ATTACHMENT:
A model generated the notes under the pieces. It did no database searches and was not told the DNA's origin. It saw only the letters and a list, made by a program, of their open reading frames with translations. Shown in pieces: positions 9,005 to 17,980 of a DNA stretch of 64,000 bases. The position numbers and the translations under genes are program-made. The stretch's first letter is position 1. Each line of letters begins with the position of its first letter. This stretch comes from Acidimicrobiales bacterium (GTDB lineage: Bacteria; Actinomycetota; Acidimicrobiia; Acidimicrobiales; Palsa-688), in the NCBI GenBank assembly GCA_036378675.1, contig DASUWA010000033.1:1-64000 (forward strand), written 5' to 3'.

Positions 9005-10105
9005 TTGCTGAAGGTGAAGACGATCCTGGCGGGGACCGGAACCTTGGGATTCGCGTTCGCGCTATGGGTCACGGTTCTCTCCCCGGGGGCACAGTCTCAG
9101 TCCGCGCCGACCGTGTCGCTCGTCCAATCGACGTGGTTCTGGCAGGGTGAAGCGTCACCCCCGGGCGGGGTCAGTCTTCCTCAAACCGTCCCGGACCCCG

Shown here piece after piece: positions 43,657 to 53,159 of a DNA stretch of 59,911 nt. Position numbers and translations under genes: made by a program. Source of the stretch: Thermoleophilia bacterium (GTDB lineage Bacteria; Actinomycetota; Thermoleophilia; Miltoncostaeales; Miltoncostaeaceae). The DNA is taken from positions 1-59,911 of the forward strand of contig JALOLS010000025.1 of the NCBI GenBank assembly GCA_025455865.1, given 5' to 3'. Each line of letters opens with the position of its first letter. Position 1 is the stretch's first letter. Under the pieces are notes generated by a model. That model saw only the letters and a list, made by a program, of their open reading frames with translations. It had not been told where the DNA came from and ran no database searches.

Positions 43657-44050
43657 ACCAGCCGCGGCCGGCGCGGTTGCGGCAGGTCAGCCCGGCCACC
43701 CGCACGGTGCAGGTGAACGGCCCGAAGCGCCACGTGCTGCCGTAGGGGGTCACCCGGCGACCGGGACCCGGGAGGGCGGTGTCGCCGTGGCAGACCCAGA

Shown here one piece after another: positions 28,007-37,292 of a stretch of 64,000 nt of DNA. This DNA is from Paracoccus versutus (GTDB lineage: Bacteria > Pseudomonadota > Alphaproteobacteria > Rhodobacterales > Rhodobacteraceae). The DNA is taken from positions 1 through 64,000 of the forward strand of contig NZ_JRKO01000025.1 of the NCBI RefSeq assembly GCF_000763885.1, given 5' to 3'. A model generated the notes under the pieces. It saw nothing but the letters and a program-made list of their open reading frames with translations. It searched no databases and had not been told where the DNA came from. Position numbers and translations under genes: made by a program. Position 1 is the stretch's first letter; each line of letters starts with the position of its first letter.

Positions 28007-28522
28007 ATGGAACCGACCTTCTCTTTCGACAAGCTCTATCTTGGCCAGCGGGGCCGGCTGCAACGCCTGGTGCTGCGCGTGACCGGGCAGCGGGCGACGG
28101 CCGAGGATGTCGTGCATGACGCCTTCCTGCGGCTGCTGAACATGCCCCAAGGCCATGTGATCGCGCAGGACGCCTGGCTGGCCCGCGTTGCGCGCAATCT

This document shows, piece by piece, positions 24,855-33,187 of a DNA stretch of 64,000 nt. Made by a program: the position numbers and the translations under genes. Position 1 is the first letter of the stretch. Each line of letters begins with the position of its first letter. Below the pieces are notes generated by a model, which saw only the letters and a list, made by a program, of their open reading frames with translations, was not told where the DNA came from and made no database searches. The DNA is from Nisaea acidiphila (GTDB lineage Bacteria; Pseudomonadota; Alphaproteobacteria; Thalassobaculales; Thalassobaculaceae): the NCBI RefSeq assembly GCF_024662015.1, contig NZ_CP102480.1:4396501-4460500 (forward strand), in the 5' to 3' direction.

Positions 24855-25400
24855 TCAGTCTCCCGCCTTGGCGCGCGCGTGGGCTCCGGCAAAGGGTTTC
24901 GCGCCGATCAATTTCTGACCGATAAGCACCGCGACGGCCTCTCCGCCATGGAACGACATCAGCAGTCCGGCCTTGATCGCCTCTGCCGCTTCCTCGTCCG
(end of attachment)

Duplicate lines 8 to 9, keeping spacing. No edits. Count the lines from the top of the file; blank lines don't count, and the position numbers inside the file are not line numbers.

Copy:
43701 CGCACGGTGCAGGTGAACGGCCCGAAGCGCCACGTGCTGCCGTAGGGGGTCACCCGGCGACCGGGACCCGGGAGGGCGGTGTCGCCGTGGCAGACCCAGA

Shown here one piece after another: positions 28,007-37,292 of a stretch of 64,000 nt of DNA. This DNA is from Paracoccus versutus (GTDB lineage: Bacteria > Pseudomonadota > Alphaproteobacteria > Rhodobacterales > Rhodobacteraceae). The DNA is taken from positions 1 through 64,000 of the forward strand of contig NZ_JRKO01000025.1 of the NCBI RefSeq assembly GCF_000763885.1, given 5' to 3'. A model generated the notes under the pieces. It saw nothing but the letters and a program-made list of their open reading frames with translations. It searched no databases and had not been told where the DNA came from. Position numbers and translations under genes: made by a program. Position 1 is the stretch's first letter; each line of letters starts with the position of its first letter.